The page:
The Football Association and Ebenezer Cobb Morley black plaque in London

The Football Association was formed on the proposal of Ebenezer Cobb Morley at the Freemasons' Tavern, which stood on this site. The modern game of football was born on this day. 26 October 1863

The Football Association, also known simply as the FA, is the governing body of football in England, and the Crown dependencies of Jersey, Guernsey and the Isle of Man. Formed in 1863, it is the oldest football association in the world and is responsible for overseeing all aspects of the amateur and professional game in its territory.The FA sanctions all competitive football matches within its remit at national level, and indirectly at local level through the County Football Associations. It runs numerous competitions, the most famous of which is the FA Cup. It is also responsible for appointing the management of the men's, women's and youth national football teams.The FA is a member of both UEFA and FIFA and holds a permanent seat on the International Football Association Board (IFAB) which is responsible for the laws of the game. As the first football association, it does not use the national name "English" in its title. The FA is based at Wembley Stadium, London.All of England's professional football teams are members of the Football Association. Although it does not run the day-to-day operations of the Premier League, it has veto power over the appointment of the League Chairman and Chief Executive and over any changes to league rules. The Football League, made up of the professional leagues below the Premier League, is self-governing.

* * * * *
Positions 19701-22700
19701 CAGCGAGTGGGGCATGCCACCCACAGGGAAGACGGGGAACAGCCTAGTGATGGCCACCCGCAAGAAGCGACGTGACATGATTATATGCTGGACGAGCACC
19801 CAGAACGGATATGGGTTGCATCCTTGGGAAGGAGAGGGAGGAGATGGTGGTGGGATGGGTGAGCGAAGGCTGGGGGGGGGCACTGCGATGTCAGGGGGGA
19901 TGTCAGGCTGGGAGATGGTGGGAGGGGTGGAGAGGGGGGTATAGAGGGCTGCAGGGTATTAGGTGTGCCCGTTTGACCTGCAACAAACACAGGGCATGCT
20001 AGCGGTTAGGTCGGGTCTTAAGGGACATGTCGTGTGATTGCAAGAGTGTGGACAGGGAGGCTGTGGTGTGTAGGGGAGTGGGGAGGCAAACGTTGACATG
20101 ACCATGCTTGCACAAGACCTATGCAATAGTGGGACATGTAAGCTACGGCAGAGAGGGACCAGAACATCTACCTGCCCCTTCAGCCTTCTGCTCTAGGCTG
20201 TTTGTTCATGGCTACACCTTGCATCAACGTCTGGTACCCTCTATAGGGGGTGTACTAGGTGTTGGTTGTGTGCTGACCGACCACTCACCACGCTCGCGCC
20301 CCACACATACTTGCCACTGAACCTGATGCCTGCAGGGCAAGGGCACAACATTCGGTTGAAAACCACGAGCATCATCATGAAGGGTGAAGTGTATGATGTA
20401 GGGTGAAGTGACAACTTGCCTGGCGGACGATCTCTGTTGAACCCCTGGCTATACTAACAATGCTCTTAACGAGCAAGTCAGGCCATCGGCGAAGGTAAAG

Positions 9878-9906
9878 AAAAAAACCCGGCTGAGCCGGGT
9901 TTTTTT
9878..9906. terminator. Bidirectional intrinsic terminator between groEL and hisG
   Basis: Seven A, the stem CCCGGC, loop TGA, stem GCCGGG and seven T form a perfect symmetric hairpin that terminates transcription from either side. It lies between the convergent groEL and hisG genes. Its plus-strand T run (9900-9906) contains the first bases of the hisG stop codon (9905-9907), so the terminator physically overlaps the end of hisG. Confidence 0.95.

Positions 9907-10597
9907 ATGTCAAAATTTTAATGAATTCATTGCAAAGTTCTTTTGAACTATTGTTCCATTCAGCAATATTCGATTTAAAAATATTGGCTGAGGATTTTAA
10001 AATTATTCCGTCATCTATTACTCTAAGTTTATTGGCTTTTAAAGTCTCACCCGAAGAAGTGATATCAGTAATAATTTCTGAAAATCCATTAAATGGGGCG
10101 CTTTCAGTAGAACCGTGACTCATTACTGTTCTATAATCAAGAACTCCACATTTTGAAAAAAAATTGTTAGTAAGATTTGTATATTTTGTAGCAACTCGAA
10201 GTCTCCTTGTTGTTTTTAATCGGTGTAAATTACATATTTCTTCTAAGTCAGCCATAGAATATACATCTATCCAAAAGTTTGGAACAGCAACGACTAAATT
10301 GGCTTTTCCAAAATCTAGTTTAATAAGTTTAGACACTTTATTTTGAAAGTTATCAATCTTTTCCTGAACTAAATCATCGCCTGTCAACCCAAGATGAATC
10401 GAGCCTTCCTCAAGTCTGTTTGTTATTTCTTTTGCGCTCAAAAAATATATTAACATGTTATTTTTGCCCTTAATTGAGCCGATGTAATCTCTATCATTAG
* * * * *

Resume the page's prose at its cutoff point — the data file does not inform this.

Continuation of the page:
Source: dbpedia

Ebenezer Cobb Morley (1831–1924) was an English sportsman and is regarded as the father of The Football Association and modern Football.Morley was born at 10 Garden Square, Princess Street in Hull and lived in the city until he was 22. He moved to Barnes in 1858 forming the Barnes Club, a founding member of the FA, in 1862. In 1863, as captain of the Mortlake-based club, he wrote to Bell's Life newspaper proposing a governing body for the sport, that led to the first meeting at the Freemasons' Tavern, that created the FA.He was the FA's first secretary (1863–1866) and its second president (1867–1874) and drafted the first Laws of the Game at his home in Barnes. As a player, he played in the first ever match, against Richmond in 1863, and scored in the first representative match, between the clubs of London and Sheffield on 31 March 1866. A solicitor by profession, Morley was a keen oarsman, founding the Barnes and Mortlake Regatta for which he was also secretary (1862–1880). He served on Surrey County Council for Barnes (1903–1919) and was a Justice of the Peace.Morley is buried in Barnes Cemetery, a now abandoned graveyard on Barnes Common, Barnes. He had no children.

Source: dbpedia

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